Safe-D: Safety through Disruption

Safe-D Researchers at the USA Science and Engineering Festival in Washington, DC

On April 6-8, Safe-D researchers attended the USA Science & Engineering Festival in Washington, DC in an outreach effort focused on transportation safety and innovative technology in the transportation industry.

[/media-credit] An overhead view of the exhibition hall

[/media-credit] The Safe-D UTC booth staffed by Lexi Basantis (VTTI), Lea Huntington, Ben Ledesma, and Martha Raney (TTI)

[/media-credit] A look at the Safe-D UTC booth during the event staffed by Miguel Perez and Zac Doerzaph (VTTI)









The USA Science and Engineering Festival was held in Washington, D.C., on Friday, April 6, 2018, through Sunday, April 8, 2018. This event was free and open to the public and showcased a variety of different STEM organizations and demonstrations for attendees of all ages. The event attracted over 340,000 K-12 students in addition to over 500 exhibitors.

[/media-credit] Students look at reflectors on a running shoe through handheld microscopes

[/media-credit] Martha Raney (TTI) demonstrates retroreflectivity using handheld microscopes and small samples of reflective material



The Safe-D National UTC was represented at the festival at a booth staffed by volunteers from the Virginia Tech Transportation Institute (VTTI) and Texas A&M Transportation Institute (TTI).

The booth exhibited 3 different demonstrations related to transportation safety and innovative technology in the transportation industry.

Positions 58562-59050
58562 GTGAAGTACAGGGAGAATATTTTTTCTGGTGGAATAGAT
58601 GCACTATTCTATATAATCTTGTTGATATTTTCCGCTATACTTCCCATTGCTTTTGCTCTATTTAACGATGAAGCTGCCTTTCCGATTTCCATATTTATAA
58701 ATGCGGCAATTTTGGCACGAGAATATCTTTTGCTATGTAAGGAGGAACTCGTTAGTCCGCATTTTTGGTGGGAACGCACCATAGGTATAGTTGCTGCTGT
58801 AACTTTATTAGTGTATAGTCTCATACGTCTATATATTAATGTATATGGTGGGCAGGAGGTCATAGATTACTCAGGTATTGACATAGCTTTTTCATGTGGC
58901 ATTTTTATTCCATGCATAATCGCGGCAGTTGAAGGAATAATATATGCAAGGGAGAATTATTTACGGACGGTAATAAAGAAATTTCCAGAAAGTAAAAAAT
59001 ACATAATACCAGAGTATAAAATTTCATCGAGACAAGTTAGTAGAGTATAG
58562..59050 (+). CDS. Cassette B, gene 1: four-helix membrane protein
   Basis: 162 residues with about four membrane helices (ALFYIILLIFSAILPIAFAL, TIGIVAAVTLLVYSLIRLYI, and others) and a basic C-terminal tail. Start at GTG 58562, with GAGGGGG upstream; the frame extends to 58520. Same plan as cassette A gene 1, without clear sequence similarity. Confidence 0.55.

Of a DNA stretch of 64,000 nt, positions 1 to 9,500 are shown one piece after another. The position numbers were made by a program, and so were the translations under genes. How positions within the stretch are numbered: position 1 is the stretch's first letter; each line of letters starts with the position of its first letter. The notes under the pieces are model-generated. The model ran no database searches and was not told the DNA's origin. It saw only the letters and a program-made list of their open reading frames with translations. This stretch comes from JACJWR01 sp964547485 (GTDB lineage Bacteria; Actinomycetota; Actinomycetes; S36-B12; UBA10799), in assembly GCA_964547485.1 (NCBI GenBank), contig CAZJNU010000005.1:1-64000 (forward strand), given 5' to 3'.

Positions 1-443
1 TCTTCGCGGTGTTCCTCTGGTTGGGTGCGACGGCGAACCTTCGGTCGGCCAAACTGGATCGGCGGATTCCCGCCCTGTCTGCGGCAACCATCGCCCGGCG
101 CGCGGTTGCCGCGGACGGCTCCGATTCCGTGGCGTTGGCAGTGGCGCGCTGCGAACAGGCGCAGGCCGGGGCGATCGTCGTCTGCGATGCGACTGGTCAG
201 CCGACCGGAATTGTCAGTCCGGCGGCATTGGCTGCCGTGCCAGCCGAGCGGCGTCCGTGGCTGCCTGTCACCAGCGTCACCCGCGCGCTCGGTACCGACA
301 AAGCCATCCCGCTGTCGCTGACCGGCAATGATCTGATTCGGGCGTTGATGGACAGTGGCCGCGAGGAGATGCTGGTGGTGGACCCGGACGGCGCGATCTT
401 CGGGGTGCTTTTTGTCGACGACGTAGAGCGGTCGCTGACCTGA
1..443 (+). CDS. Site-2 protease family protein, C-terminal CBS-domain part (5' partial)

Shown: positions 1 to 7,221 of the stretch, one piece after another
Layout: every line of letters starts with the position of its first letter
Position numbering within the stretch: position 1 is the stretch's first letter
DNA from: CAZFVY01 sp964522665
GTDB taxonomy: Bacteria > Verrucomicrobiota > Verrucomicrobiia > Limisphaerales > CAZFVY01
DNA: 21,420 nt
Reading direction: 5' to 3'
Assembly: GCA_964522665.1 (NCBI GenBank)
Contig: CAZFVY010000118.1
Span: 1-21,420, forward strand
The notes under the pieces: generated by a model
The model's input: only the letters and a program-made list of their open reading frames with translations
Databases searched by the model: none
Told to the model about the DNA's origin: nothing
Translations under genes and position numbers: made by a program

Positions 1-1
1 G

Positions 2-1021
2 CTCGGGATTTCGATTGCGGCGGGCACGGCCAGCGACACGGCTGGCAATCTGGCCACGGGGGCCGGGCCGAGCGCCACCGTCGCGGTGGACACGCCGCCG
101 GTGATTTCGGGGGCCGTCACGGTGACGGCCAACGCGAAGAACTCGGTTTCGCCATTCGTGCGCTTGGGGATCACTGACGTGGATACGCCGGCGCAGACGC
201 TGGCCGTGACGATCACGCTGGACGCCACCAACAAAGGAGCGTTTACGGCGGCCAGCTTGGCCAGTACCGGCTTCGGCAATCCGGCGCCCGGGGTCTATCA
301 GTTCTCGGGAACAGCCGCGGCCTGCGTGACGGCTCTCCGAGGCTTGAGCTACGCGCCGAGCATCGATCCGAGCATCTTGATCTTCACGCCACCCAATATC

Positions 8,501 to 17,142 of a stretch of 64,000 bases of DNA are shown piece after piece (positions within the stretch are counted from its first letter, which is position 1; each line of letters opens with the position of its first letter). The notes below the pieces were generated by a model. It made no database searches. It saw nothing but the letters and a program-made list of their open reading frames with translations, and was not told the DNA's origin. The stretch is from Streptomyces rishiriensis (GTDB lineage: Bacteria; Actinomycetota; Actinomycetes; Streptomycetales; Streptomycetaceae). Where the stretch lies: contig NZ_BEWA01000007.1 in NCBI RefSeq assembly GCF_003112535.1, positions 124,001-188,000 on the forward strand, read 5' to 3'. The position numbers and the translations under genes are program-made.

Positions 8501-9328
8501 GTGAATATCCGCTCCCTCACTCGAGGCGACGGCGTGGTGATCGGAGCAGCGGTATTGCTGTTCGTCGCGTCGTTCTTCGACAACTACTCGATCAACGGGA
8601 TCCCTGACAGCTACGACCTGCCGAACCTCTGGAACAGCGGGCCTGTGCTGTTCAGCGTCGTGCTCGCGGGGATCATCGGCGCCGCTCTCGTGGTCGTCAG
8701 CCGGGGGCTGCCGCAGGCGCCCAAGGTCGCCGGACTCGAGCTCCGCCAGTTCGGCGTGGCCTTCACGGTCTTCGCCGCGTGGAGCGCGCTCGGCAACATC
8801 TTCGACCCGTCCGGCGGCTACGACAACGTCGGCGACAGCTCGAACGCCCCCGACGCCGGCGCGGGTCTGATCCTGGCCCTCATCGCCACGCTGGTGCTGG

The first demonstration showcased was the retroreflectivity activity, originally created at TTI. At this station, students could look at retroreflective materials with small handheld microscopes.



Students could see the glass beads that made up the materials and how the different shapes affected the way light was reflected off of the materials. In addition, students learned about retroreflective materials in applications aside from transportation (e.g. reflectors on shoes or clothing).





rschnitz | Safe-D
rschnitz | Safe-D

[/media-credit] Zachary Doerzaph, Miguel Perez, and Lexi Basantis (VTTI) demonstrate the Mask software to students

The second demonstration, brought from VTTI, was the Mask software. This software uses a camera to recognize key elements on a person’s face (nose, mouth, eyes) and creates a map, or “mask”, of the rest of the face.


Students were able to sit in front of the camera and have their face mapped with the software. They learned about facial recognition software, where it can be found in their daily lives, and its applications in transportation safety research.








[/media-credit] A student “crashes” during his drive

[/media-credit] Lea Huntington and Ben Ledesma (TTI) controlling the driving simulator

The final demonstration was the vehicle simulator, brought from TTI. This simulator allowed students to experience what it would be like if an automated vehicle would malfunction.


Students would sit in the seat and “drive” the simulated vehicle while a researcher controlled the steering wheel, speed, and vehicle actions. The students were required to intervene and try to correct the simulated issues.